Student-faculty research teams offer results from chemistry projects and more at UW System symposium - UW Oshkosh Today
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At the University of Wisconsin Oshkosh, chemistry students and faculty are teaming up to study a wide range of topics from carbon dioxide and E. coli to manganese and struvite.

Five such student-mentor pairs are among those from UWO offering presentations at the UW System Symposium for Undergraduate Research and Creative Activity Friday at UW-Green Bay.

At this annual event, which rotates between the UW System campuses, undergraduate students join their peers from other campuses for an opportunity to share research projects to a statewide audience. Students from all academic disciplines present on a wide variety of topics through research poster presentations, oral presentations, gallery exhibits and artistic performances.

“The UW Oshkosh chemistry department has a long history of providing high-impact undergraduate research experiences,” said Jennifer Mihalick, chemistry department chair.

“Chemistry faculty like doing research, and they share their enthusiasm by encouraging all chemistry majors to try a research project. Students help their faculty advisers by collaborating on experiment design, collecting data and discussing the results.”

Mihalick said she has found that students who do research gain a new perspective on topics covered in their classes and improve their communication skills by writing reports, creating posters and giving talks on their research projects.

“Research experience helps students choose career paths and also provides an advantage when applying for jobs or graduate school,” she said.

The chemistry students and faculty members presenting projects at the symposium include:

  • Becca Amick, a senior biology, chemistry and Spanish major from Mt. Horeb, with faculty mentor Lauren Waters on The Subcellular Localization of Small Protein MntS in Escherichia Coli.
  • Zac Chambers, a senior from Patoka, Indiana, with faculty mentor Jennifer Christus on Formation of Struvite in Simulated Wastewater Using Naturally Abundant Low-Soluble Magnesium Precursors.
  • Kara Gillette, a senior from Eugene, Oregon, with faculty mentor Sheri Lense on The Effect of Acid Strength on Catalytic Conversion of CO2 to Value-Added Chemicals.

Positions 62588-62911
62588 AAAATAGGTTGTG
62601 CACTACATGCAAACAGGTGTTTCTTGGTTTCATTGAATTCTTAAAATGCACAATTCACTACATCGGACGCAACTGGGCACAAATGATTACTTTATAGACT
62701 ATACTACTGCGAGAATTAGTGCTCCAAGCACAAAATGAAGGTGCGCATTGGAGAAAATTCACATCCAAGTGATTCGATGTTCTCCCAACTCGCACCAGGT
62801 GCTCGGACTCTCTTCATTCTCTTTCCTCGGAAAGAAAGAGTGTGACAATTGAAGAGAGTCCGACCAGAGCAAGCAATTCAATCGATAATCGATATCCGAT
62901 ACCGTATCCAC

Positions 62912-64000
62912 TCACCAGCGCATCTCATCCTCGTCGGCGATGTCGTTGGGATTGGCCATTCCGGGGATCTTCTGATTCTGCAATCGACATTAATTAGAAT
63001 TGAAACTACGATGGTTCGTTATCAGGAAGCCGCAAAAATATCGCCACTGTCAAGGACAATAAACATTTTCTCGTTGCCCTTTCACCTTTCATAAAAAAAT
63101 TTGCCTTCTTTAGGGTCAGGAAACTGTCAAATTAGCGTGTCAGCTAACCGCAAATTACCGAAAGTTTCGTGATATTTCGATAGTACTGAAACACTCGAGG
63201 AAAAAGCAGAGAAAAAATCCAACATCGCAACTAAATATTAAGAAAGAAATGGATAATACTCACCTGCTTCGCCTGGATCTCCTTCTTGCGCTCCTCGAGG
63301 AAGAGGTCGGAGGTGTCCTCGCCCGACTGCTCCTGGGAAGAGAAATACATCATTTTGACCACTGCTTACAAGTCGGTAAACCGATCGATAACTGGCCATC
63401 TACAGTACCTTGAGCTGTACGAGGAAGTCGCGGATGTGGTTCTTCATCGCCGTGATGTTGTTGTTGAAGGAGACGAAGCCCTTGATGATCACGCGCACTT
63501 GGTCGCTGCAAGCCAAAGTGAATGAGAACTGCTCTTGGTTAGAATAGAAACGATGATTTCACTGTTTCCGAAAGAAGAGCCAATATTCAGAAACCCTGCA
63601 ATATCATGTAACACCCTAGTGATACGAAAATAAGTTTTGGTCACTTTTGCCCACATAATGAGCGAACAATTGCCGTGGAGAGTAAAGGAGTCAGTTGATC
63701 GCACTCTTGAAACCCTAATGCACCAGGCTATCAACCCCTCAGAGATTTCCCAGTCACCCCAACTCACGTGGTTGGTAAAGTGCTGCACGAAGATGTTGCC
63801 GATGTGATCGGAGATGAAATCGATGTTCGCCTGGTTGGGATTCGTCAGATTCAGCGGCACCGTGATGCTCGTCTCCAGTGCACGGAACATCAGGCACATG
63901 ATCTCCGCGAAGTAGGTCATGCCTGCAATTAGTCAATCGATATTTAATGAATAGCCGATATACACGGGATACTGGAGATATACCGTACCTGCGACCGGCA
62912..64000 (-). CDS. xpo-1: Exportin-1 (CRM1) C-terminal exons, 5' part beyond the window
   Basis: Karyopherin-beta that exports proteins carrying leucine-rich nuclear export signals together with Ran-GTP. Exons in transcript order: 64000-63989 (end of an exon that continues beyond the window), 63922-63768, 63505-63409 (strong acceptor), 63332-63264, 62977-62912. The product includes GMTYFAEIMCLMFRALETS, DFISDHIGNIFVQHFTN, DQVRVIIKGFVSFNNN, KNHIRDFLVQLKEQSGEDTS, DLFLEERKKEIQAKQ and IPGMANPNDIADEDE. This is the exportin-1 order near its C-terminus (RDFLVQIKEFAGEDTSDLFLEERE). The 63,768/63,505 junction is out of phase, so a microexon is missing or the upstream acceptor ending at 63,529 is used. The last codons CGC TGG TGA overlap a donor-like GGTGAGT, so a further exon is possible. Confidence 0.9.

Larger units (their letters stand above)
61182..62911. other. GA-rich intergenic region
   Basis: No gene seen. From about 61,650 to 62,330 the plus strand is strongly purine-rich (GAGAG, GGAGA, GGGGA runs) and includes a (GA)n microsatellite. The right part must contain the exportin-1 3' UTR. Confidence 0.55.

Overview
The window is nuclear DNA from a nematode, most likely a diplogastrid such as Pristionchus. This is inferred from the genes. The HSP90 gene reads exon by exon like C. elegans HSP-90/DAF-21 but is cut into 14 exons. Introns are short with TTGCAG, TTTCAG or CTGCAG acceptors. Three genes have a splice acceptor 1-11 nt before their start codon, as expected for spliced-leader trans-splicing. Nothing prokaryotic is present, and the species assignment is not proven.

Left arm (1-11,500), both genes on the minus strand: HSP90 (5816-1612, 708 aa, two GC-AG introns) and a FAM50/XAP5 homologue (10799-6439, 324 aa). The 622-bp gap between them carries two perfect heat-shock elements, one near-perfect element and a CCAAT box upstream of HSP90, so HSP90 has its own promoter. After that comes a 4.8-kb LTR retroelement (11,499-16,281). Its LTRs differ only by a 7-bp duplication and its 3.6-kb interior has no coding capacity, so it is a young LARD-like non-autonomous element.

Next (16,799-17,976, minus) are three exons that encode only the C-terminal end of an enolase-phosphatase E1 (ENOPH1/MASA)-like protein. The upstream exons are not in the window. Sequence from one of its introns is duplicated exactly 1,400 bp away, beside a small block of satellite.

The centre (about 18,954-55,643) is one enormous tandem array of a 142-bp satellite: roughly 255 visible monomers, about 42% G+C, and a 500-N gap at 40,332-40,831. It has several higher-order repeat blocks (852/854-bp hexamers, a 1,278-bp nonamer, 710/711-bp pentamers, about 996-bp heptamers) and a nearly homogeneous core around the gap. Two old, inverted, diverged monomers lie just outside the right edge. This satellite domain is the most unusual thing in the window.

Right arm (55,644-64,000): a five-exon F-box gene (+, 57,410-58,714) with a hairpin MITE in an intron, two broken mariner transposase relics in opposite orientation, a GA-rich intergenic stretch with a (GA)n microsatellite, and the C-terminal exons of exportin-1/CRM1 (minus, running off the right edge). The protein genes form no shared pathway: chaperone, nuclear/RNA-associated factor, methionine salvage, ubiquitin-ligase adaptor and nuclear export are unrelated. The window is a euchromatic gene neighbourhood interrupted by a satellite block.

• Grace Robertson, a senior from Appleton with Lense on The Influence of the Number and Positioning of Intramolecular Acids on Carbon Dioxide Reduction Catalysts.
  • Luke Seuffer, a senior dual biology/chemistry major, with Waters on Assessing the Role of Alx, a membrane protein, in Escherichia coli.

In addition, UW Oshkosh students and faculty from a variety of other disciplines are taking part in the symposium:

  • Raisa Ancheta, a recent biology graduate from Keaau, Hawaii, with faculty mentor Eric Maton on Alpha amylase activity and specificity of hydrolytic enzymes from the bacterial termite gut symbiont, isolate JT5.
  • Constance Bougie, a senior English major from Freedom, with faculty mentor Stewart Cole, on Nothing Illicit: Asexualities as Narrative Progress in Elizabeth Bowen’s The Last September.
  • Megan Elger, a junior communication studies major from Hartford, with faculty mentor Kristi Wilkum of the Fond du Lac campus, on Social Interaction and Media Behavior: Political Engagement among Gen Z.
  • Lauren Henry, a senior anthropology major from Green Bay, with faculty mentor Jordan Karstan on Using Avifaunal Trends To Evaluate Environmental Shifts on the Eurasian Forest-Steppe with the Expansion of Agropastoralism.
  • Megan Rose, a senior physics/engineering dual major from Green Bay, with faculty mentor Nadejda Kaltcheva on Extra-Solar Planets from Citizen-Science Astronomy.
  • Timothy Van Rooy, with faculty mentor Barton Pritzl on Stellar Populations in the Galaxy NGC6822.
  • David Juckem, a sophomore mechanical engineering major from Chilton, and Eric McDaniel, a sophomore computer science major from Appleton, with faculty mentor Warren Vaz of the Fox Valley campus on Using a Raspberry Pi on a Hexacopter Drone to visualize Atmospheric Pollution.
  • Collin Durkin, a sophomore computer science major from Appleton, and Griffin Tedlie, a sophomore electrical engineering major from Neenah, with Vaz on UW-Fox Valley Basic Utility Vehicle.

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